Either way, whichever party holds the Senate next year, it will be by narrow margins.
 
Candidates –
 
One of the biggest challenges for Republican prospects in the Senate races highlighted above is the individual candidates themselves. In particular, in Arizona (Blake Masters), Pennsylvania (Mehmet Oz) and Georgia (Herschel Walker) the Republican primaries produced nominees with some challenging histories, personalities and positions that may not align with the moderate makeup of the general election voters in those states.
 
On the Democrat side, in Pennsylvania John Fetterman is still working to make up ground and assuage concerns about his long term health after suffering a stroke in May. The fact that Fetterman is up against Dr. Oz has helped him out considerably with much of the narrative in the campaign still being about whether Dr. Oz is more closely aligned with New Jersey than Pennsylvania and if he is out of touch with the “regular” folks in PA.
 
Of course there is plenty of time for an October surprise that could upend one or all of these races. We will be continuing to monitor the electoral landscape and to prepare for the flurry of activity that may occur during lame duck. As always, if your association has any priorities you’d like our assistance on during this time, please don’t hesitate to let us know.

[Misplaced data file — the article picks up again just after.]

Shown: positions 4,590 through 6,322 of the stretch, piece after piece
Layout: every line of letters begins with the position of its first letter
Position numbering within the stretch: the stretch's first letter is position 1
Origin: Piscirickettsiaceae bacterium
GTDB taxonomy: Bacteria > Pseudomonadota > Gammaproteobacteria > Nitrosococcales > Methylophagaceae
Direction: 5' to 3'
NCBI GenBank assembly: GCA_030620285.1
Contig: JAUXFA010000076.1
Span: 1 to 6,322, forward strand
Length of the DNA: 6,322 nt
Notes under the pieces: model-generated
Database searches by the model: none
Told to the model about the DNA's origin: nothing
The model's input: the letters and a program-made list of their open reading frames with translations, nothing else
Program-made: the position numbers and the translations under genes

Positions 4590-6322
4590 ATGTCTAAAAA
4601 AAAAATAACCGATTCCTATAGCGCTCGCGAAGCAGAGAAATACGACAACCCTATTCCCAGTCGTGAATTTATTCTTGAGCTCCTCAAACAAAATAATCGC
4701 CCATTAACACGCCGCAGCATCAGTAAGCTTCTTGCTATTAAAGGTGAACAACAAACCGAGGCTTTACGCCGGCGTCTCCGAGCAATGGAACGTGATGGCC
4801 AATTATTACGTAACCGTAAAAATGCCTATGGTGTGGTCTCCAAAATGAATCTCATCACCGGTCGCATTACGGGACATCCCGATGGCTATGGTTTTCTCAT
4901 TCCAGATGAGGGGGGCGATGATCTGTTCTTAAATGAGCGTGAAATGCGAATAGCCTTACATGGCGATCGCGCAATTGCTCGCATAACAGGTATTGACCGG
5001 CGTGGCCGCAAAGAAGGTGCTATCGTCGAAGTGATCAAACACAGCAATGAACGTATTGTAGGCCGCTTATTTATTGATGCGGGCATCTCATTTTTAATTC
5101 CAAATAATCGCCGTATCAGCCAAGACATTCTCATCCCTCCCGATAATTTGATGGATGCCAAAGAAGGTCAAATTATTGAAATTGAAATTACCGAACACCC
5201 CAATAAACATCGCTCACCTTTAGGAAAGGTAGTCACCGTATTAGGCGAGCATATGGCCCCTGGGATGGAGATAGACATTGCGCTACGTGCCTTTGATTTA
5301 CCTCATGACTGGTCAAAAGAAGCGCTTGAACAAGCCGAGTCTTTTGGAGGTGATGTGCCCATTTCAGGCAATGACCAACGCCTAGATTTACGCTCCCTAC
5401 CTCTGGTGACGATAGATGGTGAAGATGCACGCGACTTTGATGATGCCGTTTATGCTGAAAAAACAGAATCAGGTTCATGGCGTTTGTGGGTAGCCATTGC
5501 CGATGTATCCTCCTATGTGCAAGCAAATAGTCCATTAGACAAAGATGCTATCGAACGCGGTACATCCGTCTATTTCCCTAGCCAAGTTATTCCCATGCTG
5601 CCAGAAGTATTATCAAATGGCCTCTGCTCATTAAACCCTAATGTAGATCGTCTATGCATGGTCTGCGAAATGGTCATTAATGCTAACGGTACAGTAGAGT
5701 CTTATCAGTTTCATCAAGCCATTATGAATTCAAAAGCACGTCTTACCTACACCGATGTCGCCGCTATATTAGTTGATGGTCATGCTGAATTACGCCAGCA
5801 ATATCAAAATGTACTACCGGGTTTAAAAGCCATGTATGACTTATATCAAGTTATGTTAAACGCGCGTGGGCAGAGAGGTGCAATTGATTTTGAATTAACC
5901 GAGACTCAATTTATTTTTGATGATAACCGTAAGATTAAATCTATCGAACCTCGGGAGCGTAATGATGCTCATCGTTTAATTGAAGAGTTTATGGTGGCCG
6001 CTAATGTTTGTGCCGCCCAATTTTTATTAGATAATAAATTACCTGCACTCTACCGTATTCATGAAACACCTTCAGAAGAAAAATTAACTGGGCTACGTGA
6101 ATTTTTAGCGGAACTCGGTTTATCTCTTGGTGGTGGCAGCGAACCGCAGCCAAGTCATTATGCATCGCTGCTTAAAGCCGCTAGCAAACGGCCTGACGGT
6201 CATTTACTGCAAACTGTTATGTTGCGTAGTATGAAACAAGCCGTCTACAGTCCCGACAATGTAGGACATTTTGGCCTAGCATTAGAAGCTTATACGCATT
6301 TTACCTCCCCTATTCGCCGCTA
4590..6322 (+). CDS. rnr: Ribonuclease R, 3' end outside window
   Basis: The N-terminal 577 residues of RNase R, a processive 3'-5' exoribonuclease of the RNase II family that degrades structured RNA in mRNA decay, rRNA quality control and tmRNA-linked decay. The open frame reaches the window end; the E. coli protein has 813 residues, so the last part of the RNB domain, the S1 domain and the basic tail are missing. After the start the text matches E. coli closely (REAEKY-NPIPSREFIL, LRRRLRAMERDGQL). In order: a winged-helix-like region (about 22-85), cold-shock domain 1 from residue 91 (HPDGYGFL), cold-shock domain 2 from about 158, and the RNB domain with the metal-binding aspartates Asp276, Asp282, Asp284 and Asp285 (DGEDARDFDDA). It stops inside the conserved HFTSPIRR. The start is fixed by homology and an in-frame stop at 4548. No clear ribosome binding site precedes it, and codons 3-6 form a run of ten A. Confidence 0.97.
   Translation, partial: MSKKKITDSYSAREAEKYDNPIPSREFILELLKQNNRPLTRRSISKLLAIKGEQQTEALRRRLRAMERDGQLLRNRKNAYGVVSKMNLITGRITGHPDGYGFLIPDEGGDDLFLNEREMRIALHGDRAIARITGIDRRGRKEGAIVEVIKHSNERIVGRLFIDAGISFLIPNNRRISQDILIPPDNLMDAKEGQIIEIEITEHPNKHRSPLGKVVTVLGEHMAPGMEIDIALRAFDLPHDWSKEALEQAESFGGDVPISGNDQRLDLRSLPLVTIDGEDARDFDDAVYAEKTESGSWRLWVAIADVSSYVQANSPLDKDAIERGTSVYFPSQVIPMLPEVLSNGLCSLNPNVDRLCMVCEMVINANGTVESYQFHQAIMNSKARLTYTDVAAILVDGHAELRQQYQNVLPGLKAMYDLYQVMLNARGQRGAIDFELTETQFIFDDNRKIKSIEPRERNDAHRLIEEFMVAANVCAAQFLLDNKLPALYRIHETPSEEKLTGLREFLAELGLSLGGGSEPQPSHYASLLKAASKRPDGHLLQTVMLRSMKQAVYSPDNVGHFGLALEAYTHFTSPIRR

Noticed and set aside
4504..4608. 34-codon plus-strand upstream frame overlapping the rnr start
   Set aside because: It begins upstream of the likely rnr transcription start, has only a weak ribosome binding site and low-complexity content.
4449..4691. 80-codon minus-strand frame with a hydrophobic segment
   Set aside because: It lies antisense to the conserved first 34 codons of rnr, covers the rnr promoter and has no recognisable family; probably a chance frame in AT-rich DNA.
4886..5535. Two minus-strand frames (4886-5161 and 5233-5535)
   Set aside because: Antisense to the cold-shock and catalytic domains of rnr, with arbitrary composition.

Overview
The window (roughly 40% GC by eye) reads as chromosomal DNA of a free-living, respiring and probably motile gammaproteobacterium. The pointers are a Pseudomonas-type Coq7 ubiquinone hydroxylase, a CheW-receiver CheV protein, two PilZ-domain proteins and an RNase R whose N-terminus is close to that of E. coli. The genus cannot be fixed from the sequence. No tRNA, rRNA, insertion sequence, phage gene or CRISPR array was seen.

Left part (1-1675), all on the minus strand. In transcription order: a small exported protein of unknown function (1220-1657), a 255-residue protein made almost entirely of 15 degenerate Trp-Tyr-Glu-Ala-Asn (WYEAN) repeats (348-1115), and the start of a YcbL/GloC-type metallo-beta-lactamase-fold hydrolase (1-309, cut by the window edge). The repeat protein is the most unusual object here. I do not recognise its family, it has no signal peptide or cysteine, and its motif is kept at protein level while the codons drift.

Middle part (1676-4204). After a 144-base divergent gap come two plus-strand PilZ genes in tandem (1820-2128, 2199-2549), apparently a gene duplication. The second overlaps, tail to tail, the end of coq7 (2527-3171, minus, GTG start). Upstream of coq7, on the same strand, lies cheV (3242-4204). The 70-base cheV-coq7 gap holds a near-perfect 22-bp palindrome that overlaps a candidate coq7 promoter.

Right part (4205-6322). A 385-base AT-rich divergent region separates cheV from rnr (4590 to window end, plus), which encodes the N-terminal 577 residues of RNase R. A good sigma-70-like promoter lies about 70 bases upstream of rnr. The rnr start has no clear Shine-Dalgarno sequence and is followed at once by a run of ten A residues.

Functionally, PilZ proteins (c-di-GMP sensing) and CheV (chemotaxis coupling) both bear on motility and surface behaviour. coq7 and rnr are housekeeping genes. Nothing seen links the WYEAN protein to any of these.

Support TIA’s Government Affairs Efforts in Washington
TopGolf Challenge
 
TIA has organized a golf outing at TopGolf Las Vegas to benefit TIA’s government affairs efforts. The fun-filled day will include reserved bays, two-hours of golf, food, drinks and fun!
 
TIA serves a vital role representing all aspects of the tire industry at the state and federal levels of government protecting its members’ interests. TIA takes leadership positions on legislative matters that could impact our member’s bottom line including taxes, general business and employment issues, right to repair laws, and health
care reform.
 
Join us for a fun-filled afternoon of golf, laughter and networking for a worthy cause. There’s no pressure –whether you’re an avid golfer or have never swung a club, TopGolf is the spot for you. We hope you can join us for this afternoon of fun to support the association.
 
Sunday, October 30, 2022
2:00 p.m. – 4:00 p.m.
TopGolf Las Vegas
 
CLICK HERE for more information and sponsorship opportunities.